These parameters control how the light cache is used in the final rendering, after is has been calculated.
Pre-filter - when this is turned on, the samples in the light cache are filtered before rendering. Note that this is different from the normal light cache filtering (see below) which happens during rendering. Prefiltering is performed by examining each sample in turn, and modifying it so that it represents the average of the given number of nearby samples. More prefilter samples mean a more blurry and less noisy light cache. Prefiltering is computed once after a new light cache is computed or loaded from disk.
Filter - this determines the type of render-time filter for the light cache. The filter determines how irradiance is interpolated from the samples in the light cache.
- None - no filtering is performed. The nearest sample to the shaded point is taken as the irradiance value. This is the fastest option, but it may produce artifacts near corners, if the light cache is noisy. You can use pre-filtering (see above) to decrease that noise. This option works best if the light cache is used for secondary bounces only or for testing purposes.
- Nearest - this filter looks up the nearest samples to the shading point and averages their value. This filter is not suitable for direct visualization of the light cache, but is useful if you use the light cache for secondary bounces. A property of this filter is that is adapts to the sample density of the light cache and is computed for a nearly constant time. The Interpolation samples parameter determines how many of the nearest samples to look up from the light cache.
- Fixed - this filter looks up and averages all samples from the light cache that fall within a certain distance from the shaded point. This filter produces smooth results and is suitable for direct visualization of the light cache (when it is used as the primary GI engine). The size of the filter is determined by the Filter size parameter. Larger values blur the light cache and smooth out noise. Typical values for the Filter size are 2-6 times larger than the Sample size . Note that Filter size uses the same scale as the Sample size and its meaning depends on the Scale parameter.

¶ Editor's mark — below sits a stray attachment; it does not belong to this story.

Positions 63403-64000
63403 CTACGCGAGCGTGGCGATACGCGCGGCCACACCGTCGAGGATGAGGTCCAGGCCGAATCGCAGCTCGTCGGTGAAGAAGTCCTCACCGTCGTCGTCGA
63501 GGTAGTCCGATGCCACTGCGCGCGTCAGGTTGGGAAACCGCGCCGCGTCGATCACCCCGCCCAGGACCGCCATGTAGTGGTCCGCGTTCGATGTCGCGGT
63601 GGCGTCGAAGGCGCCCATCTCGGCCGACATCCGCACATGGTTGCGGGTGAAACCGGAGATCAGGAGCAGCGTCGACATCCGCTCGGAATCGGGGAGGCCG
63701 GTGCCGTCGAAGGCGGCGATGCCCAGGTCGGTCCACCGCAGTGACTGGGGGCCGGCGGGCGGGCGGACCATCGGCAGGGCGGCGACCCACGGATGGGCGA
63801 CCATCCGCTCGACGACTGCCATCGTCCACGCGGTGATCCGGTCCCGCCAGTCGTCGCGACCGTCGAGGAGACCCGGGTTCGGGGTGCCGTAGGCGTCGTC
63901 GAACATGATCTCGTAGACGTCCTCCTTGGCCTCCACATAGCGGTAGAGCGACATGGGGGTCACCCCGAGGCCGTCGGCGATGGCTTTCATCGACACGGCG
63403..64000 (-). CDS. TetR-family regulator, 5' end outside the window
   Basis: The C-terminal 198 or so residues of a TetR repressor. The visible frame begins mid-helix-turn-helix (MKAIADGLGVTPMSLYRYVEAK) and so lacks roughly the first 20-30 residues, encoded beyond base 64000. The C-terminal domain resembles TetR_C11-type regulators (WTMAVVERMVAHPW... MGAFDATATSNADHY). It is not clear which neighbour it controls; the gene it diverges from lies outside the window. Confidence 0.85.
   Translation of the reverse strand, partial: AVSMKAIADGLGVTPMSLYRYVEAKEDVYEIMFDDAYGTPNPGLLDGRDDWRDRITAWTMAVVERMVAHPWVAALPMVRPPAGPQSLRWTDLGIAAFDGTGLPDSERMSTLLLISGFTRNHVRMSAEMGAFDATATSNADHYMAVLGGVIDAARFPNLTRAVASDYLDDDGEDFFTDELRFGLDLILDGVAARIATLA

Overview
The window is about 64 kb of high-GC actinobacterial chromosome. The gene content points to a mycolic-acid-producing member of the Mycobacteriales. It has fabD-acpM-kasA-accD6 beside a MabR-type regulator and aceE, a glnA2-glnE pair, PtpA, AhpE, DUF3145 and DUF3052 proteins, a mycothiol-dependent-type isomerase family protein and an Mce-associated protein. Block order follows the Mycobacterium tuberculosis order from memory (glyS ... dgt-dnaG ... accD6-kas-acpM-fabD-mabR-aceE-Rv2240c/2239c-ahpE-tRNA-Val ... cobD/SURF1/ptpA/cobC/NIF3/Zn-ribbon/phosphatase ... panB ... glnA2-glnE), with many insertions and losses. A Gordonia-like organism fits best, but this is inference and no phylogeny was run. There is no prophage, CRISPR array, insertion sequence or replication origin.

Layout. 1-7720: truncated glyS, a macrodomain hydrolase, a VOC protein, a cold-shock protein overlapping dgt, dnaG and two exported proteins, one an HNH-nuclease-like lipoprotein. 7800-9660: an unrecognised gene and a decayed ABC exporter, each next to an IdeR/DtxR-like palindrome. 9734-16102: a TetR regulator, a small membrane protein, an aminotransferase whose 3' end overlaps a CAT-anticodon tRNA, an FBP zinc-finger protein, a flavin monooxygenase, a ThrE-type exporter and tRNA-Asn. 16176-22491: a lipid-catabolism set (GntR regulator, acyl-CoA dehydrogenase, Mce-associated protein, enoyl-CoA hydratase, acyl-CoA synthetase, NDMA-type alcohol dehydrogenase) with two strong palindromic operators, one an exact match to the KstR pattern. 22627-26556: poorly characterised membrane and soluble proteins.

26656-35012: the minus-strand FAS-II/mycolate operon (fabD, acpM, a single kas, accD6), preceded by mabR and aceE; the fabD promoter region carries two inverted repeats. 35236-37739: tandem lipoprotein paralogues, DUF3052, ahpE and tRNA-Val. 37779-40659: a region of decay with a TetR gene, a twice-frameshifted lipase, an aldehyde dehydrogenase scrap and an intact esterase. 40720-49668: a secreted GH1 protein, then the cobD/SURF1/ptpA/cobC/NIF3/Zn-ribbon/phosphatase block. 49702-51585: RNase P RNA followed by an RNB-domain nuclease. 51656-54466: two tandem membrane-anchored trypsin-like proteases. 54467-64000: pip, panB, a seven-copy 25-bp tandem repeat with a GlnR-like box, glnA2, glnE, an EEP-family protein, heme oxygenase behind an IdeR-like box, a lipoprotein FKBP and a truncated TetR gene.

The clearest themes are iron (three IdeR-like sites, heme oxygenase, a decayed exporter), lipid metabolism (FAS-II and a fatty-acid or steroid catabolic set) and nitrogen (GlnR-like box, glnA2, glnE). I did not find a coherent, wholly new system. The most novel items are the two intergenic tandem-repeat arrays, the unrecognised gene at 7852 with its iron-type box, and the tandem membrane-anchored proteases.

Use light cache for glossy rays - if this option is on, the light cache will be used to compute lighting for glossy rays as well, in addition to normal GI rays. This can speed up rendering of scenes with glossy reflections quite a lot. When you use this option, it is recommended to also enable the Retrace threshold option, which will prevent the light cache from being visible in very glossy surfaces.
Retrace threshold - when enabled, this option improves the precision of the global illumination in cases where the light cache will produce too large an error. This is especially obvious with the Use light cache for glossy rays option, or near corners where light leaks might be possible because of the light cache interpolation. For glossy reflections and refractions, V-Ray dynamically decides whether to use the light cache or not based on the surface glossiness and the distance from it so that the errors due to the light cache are minimized. Note that this options may increase the render time.
Example: The Retrace Threshold Parameter
The first set of images shows how the Retrace threshold parameter can be used to reduce light leaks due to the light cache interpolation. The scene is an interior scene with parts of the exterior visible. The bright light cache samples from the exterior blend with the darker samples from the interior causing light leaks when the irradiance map is calculated. The Retrace threshold option (with the default value of 1.0) successfully resolves the problem at the expense of slightly increased calculation time for the irradiance map.
Without retracing, light cache samples from the bright exterior are mixed with the dark samples in the exterior causing light leaks.